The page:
Motherhood in Western Europe

Insights from Western European Mothers

The changing face of motherhood — Western Europe

The accompanying reports combine a review of existing literature with an analysis of original quantitative data derived from a poll of 9,582 mothers from 12 countries in Western Europe, making it one of the largest studies of this kind ever conducted

Child Obesity and Health

An analysis of the latest available data from the Health Survey for England (HSE)

Child Obesity and Health — download the full report in pdf format

In this ‘National Childhood Obesity Week’, the SIRC report, Children, obesity and heath: Recent trends, holds up a true mirror, accurately reflecting the trend towards slimmer, healthier children. more

The Future of Freemasonry

An examination of the role of Freemasonry in the 21st century


This report is, as far as we know, an account of the first ever study that has been commissioned by Freemasons from a non-Masonic body. None of the SIRC members involved in the project are Freemasons, a fact that evoked surprise and welcome in equal measure from the Lodge members we met. more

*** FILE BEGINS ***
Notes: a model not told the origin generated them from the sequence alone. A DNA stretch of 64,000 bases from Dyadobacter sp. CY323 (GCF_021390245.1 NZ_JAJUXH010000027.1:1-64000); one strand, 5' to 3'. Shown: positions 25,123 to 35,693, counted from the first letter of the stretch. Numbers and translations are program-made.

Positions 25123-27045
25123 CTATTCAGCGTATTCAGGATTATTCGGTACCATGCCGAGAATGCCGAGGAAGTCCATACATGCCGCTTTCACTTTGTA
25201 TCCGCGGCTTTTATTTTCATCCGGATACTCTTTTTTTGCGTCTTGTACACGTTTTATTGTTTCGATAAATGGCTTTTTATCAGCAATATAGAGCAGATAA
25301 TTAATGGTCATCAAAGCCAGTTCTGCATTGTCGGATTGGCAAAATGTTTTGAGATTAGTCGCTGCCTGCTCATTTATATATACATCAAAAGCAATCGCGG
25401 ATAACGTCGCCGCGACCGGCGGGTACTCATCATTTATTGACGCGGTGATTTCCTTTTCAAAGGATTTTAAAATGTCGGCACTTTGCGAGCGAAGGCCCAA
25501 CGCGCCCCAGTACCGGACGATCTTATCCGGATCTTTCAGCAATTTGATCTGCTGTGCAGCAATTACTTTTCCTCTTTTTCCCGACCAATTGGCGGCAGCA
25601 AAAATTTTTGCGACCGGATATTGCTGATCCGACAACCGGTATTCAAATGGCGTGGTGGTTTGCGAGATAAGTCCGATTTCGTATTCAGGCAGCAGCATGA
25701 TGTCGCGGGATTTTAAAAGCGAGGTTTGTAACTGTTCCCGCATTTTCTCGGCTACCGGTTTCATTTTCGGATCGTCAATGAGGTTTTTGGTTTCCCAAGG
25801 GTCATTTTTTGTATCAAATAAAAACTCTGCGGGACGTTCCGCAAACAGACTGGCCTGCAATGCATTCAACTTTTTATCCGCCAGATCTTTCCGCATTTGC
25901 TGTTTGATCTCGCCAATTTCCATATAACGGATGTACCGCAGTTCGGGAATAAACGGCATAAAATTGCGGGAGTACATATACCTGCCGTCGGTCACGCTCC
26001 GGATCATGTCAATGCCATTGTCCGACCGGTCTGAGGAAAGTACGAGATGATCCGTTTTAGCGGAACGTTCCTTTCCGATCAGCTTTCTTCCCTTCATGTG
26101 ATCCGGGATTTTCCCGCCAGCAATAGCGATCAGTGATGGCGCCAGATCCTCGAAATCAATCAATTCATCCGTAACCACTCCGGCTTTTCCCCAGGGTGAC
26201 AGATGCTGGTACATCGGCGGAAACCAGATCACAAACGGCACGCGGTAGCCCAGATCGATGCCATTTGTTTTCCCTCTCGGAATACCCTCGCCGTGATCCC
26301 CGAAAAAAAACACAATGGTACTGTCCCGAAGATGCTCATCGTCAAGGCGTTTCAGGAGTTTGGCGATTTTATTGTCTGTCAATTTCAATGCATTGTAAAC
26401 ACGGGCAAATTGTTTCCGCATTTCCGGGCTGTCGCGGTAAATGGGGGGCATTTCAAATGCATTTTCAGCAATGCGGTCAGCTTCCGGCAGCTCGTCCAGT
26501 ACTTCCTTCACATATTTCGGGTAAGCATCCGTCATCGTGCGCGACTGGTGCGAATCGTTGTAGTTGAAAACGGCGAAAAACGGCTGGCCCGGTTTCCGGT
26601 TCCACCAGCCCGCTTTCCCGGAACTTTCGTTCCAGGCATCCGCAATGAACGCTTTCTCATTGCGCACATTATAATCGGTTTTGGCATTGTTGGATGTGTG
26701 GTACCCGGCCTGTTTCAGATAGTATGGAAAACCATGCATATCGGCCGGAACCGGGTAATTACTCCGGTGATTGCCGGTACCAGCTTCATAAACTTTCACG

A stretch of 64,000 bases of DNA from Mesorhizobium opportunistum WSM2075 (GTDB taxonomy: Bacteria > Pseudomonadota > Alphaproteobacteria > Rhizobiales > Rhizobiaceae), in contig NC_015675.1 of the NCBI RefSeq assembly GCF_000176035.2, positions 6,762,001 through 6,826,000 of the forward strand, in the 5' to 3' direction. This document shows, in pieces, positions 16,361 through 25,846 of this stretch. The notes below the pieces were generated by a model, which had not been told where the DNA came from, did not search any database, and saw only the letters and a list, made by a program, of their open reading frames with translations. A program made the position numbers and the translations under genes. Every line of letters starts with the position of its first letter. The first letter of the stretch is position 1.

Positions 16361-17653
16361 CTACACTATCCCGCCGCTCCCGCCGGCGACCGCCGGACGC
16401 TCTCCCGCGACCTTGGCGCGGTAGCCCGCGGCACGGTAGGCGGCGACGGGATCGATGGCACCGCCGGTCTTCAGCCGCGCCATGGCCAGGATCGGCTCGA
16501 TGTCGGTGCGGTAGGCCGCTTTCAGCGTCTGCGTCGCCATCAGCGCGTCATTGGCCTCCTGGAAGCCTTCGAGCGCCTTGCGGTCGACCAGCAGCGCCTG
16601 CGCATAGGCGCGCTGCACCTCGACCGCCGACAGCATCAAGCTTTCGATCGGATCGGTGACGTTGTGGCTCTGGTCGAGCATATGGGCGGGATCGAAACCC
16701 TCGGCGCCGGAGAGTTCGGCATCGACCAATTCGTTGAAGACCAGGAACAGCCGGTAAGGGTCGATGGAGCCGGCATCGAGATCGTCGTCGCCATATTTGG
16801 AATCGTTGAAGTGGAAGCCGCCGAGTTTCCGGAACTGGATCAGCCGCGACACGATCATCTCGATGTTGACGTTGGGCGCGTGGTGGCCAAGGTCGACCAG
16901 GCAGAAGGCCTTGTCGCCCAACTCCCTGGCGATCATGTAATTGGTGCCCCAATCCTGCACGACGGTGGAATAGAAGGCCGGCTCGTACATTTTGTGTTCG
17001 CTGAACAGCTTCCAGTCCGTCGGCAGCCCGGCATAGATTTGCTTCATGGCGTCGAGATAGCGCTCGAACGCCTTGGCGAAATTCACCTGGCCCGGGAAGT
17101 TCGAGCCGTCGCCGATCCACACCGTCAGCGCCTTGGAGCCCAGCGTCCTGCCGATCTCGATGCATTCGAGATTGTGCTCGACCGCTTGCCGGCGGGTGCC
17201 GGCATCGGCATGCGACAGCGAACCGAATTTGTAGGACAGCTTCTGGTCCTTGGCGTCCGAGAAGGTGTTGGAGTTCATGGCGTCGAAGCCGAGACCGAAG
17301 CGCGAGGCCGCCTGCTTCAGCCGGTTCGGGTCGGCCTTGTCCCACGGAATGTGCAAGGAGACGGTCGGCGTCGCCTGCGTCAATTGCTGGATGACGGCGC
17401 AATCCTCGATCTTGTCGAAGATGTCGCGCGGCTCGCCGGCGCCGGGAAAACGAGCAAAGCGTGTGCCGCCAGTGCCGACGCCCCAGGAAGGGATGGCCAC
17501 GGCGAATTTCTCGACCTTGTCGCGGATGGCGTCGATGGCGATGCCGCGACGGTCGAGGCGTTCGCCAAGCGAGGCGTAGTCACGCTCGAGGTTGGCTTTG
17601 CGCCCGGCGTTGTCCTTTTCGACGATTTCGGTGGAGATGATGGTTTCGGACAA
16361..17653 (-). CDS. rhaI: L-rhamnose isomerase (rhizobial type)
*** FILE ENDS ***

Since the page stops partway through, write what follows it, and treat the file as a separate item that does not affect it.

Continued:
The Changing Face of Motherhood

Insights from three generations of mothers


The report seeks to answer some specific questions about the changing face of motherhood and determine the extent to which modern ‘solutions’ to motherhood are more or less beneficial than the solutions of the past. more

Anniversary of the guillotine

April 25th 2000. On this day in 1792 Dr Guillotin's much-improved device for executing people was first used in Paris to remove the head of a highwayman. Six years later, in the year of the French Revolution, the same man was to become the head of the very first government public health department. It was clearly no coincidence that the dominant ideology of this time was that coercion in matters of diet and lifestyle were the keys to ensuring the universal health and eventual compliance of the French people, even though dictatorship, and the much extended use of the guillotine, would initially be required to begin such a radical and mechanistic process.

All that, of course, was long ago in history and such approaches to the issue of 'governmentality' in health could never gain credence now, could they?